The people walking in darkness have seen a great light;
on those living in the land of darkness a light has dawned.”


At Calvary Worship Center, we strive to combat Human Trafficking by shining the light of God’s justice through community awareness programs and supporting local recovery organizations.
To shine God’s light and love on our community by standing against the darkness of human trafficking.
How Can You Get Involved?
The greatest—and easiest—way you can help put an end to human trafficking is by hosting an educational event to raise awareness about it. Maybe your coworkers, life group, or a neighborhood group or club would be interested. You don’t have to do any speaking; a trained educator from Unveiled will take care of that!
In the News
• In April U.S. law enforcement agencies seized the website Backpage.com, which had been used by people participating in human trafficking. The website’s chief executive, Carl Ferrer, pled guilty to charges of conspiracy and money laundering, according to “The Colorado Anti-Trafficking Insider.”
• Governor Hickenlooper signed a bill into law April 12 that requires people seeking a Class A commercial driver’s license to be trained in recognizing, preventing, and reporting human trafficking. This is important because truck stops are a hot spot for trafficked individuals.
• On April 23 the Governor signed into law a bill that makes sex-trafficking minors a class 2 felony with a fine of $3,000.
Please consider contributing financially to the Unveiled ministry. To do this you can write a check to CWCCS, but make sure you specify that it is for Unveiled in the comment section on the lower left side of your check.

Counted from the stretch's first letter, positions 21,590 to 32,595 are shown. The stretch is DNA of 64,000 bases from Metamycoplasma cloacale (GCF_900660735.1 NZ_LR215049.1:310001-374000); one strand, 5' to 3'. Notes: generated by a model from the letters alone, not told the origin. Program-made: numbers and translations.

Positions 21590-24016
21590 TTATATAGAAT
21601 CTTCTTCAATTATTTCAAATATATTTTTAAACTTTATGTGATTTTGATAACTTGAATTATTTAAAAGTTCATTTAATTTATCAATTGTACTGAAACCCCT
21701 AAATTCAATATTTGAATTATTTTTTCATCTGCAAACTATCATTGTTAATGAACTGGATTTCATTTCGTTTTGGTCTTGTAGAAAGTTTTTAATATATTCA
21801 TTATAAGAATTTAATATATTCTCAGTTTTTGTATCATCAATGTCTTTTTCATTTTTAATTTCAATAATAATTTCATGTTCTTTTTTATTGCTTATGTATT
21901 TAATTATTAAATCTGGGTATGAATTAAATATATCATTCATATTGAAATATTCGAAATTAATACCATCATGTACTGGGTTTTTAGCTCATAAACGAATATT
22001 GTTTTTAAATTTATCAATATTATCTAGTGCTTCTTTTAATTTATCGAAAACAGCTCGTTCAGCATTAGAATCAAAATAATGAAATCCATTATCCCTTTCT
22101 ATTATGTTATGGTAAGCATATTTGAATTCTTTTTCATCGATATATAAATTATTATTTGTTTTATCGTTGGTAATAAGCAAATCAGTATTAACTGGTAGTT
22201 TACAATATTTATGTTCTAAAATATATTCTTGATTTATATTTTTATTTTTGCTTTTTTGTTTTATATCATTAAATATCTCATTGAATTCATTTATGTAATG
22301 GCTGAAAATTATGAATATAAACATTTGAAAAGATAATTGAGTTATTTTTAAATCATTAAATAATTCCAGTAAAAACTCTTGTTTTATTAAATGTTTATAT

How to pray for Unveiled and anti-trafficking in general
  •  That His love will compel believers to enter the fight against darkness and injustice. (Eph. 2:8-10, 3:16-21)
  • His love will bring healing spiritually, emotionally and physically for victims/survivors; the Holy Spirit will penetrate their hearts and guide them into Truth and Love. (Is 53:4-5, Mt 6:14, Rom 12:2)
  • Comfort for victims as they grieve their many losses, for example the loss of innocence, normal childhood/life, family, and trust. (Ps 94:19, Rom 15:13)
    For all those involved in rescue and aftercare (e.g. law enforcement, safe home staff, counselors, legislators)
  • Protection over their hearts and minds as well as physical safety. (Rom 15:5, Gal 6:5, Ps 5:11
  • For the vulnerable, especially the youth: that they would recognize vulnerability in themselves and their peers, they would call out and report concerns, and that there would be a great army to stand for righteousness and justice. (Ps 10:12, Ps 9:9)
  • Safe/smooth transition from trafficking to shelter
  • Peace in the safe home, make them a haven of healing
  • Financial resources
  • Wisdom (1 cor 1:25, James 1:5, 1 Cor 2:5)
  • Education, career training, jobs for survivors
  • Laws that are just
  • For pimps, traffickers and “johns” : prosecution and transformation (Rom 6:23, Rom 5:6, Prov. 14:12, Ez. 33:11, 1 Tim 2:1-7)
  • Break the bonds of pornography (Prov. 28:13, 1 Jn. 1:9, 1 Pet 2:11, Heb. 12:1)
  • More successes in prevention efforts
  • Set the captives free (Ps 72:12)
  • Wisdom and unityamong all organizations and ministries involved in prevention, rescue and aftercare; no envy or self-ambition (1 Cor. 1:10)